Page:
WE HAVE MET THE ENEMY … AND HE IS US – Marilyn Armstrong

“We have met the enemy… and he is us”

Walt Kelly – Pogo cartoonists

I receive many inquiries concerning this quote, so perhaps this page will answer most questions, and explain the origins.

From the foreword to The Pogo Papers, Copyright 1952-53

“The publishers of this book, phrenologists of note, have laid hands upon the author’s head and report the following vibrations:

Herein can be found that rare native tree, the Presidential Timber, struck down in mid-sprout by the jawbone of a politician. Pogo returns to the swamp from a couple of political conventions to find his unfinished business being rapidly finished, once and for all, by rough and ready hands.

Pogo – Walt Kelly – 1971

With that much information, you are about as well-equipped as anybody to plunge into the still waters of the Okefenokee Swamp, home of the Pogo people. The activities in this present book were spread shamelessly over the past drought-ridden year. Looking back across the fertilizer, small shafts of green can be seen here and there, while off in the distance wisps of smoke denote the harvesters at work.

Some nature lovers may inquire as to the identity of a few creatures here portrayed. On this point, field workers are in some dispute.

Specializations and markings of individuals everywhere abound in such profusion that major idiosyncracies can be properly ascribed to the mass*. Traces of nobility, gentleness, and courage persist in all people, do what we will to stamp out the trend. So, too, do those characteristics which are ugly. It is just unfortunate that in the clumsy hands of a cartoonist all traits become ridiculous, leading to a certain amount of self-conscious expostulation and the desire to join the battle.

There is no need to sally forth, for it remains true that those things which make us human are, curiously enough, always close at hand. Resolve then, that on this very ground, with small flags waving and tinny blast on tiny trumpets, we shall meet the enemy, and not only may he be ours, he may be us.

I receive many inquiries concerning this quote, so perhaps this page will answer most questions, and explain the origins.

— From the foreword to The Pogo Papers, Copyright 1952-53


This was true when he wrote it, it was true when he said the words that we still recite — because they are true. They are even more cogent and urgently needed today.

We have met the enemy … and he is us.

MY FAVORITES CARTOONS OF 2018 – Marilyn Armstrong

I love to laugh. I love wit. I adore cleverness and am particularly enamored of very smart people, which is probably one of the many, many reasons I am so deeply disappointed by our government. Not only are they completely wrong about pretty much everything, but they are also utterly lacking in humor. If they are going to be this awful, can’t they even be funny? Each of them has undergone a humorectomy or maybe they were born that way.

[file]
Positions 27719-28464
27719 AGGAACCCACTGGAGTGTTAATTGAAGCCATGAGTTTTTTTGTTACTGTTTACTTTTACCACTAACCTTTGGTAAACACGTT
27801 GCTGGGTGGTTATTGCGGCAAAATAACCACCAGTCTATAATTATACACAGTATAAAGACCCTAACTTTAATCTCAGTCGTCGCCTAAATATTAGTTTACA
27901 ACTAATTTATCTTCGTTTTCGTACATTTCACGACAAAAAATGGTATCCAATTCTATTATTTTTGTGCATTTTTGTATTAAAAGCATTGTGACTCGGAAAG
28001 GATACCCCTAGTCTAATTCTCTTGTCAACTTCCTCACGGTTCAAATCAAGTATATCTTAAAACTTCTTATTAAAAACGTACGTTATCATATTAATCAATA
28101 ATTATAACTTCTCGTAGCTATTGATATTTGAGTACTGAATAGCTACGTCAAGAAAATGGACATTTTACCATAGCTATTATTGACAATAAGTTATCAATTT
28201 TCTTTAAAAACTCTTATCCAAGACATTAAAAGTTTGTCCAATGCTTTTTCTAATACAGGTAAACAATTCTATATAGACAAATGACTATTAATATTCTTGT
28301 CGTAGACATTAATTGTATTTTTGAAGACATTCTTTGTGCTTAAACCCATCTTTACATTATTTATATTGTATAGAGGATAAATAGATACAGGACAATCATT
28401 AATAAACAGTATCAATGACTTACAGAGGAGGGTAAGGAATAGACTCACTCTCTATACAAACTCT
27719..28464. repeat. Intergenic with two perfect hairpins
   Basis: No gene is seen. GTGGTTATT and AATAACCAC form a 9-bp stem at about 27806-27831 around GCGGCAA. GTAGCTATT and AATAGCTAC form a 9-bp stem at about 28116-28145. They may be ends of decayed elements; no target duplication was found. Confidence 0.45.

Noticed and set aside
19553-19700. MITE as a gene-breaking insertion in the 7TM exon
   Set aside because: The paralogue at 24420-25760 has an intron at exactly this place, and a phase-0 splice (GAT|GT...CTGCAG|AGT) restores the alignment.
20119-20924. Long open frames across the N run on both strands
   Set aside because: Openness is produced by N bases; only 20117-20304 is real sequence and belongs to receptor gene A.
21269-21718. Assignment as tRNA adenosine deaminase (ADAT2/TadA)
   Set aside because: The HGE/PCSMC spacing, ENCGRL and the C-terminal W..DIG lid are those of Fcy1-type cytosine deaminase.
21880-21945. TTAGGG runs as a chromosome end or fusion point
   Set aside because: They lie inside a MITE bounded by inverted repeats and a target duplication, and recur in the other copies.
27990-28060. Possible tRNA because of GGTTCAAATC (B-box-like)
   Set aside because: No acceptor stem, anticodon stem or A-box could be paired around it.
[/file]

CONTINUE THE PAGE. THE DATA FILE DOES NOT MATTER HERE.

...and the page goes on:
Is not having a sense of humor a genetic abnormality?

I love cartoons. Political, literary, or just goofy. Love them all. Love the artwork, love the little jokes within the jokes. Of course, some of these were originally published years ago, but this is the year I discovered them.

This has been a year of political cartoons. Not surprising being as this country has become a political cartoon.

Alternate science is when you ignore the news warnings about the fire and wait until your house is on fire — or YOU are!

Dave Granlund / politicalcartoons.com

Bannon may be gone, but he left his hatred behind.

Nicer Trump cartoons, please!
Definitely NOT a witch hunt!

Chris Britt / Illinois Times
A very important cartoon!

We used to worry about drunk drivers. Now we worry about texting, watching movies and once, we saw a guy driving by reading a huge BOOK. While driving. And they put movies in cars. What could go wrong with that?
Yes, offending people might make other people feel uncomfortable … or does it?
Speaking of time …
Dr. Seuss Cartoon from 1941 on antisemitism. The old story, just updated with a brand new red hat. And this was written years before we started locking up children in baby jails. What do you think Dr. Seuss would say about that!
Torture? No problem!

Didn’t you hear? The NRA is also taking Russian money.

This year has given America a migraine. Probably so will next year.
A personal favorite. I got contact lenses — and no one noticed any difference in my appearance. Not even my brother.
You need at least ONE literary comic, right? People still read, don’t they?

Back when we used to get newspapers, Bizarro and Doonesbury were the two comics I followed. Both are still around, by the way. They did an interview with Gary Trudeau — who is married to Jane Pauley, so she interviewed him herself. I never knew he was married to a news anchor.

Didn’t we fight this battle before?
And now the dope is mostly legal most of the time …
Trump-A-Dog

And finally, a happy New Year from Gary Trudeau and all the great cartoonists in what is still a sort of free-ish country!

Happy New Year and let’s hear it for more of the same!

Here’s to a better year. To quote Jim Jefferies, “We can all do better!”

CARTOONS! – Marilyn Armstong

FOWC with Fandango — Cartoon

I love cartoons. I collect them, even when I don’t know what I’m going to do with them. But somehow, something always comes up. You can’t go wrong with a really well-drawn cartoon!

A lot of these are political. Been that kind of year or two. Some aren’t and I have SO many more, but I thought I’d quit while I’m (sort of) ahead!

Witch hunt?
Evacuate or not?
Chris Britt / Illinois Times
Shhh!
Leave your message …

Cartoons!

SOME NOT-SO-BAD NEWS, THE LOCAL EDITION – Marilyn Armstrong

Sometimes complaining helps. All the people who complained that they can’t use the new format have been offered the option of retaining (forever, apparently) the “classic format.” I was up at the Forum and there were tens of thousands of complaints, mostly from long-term bloggers.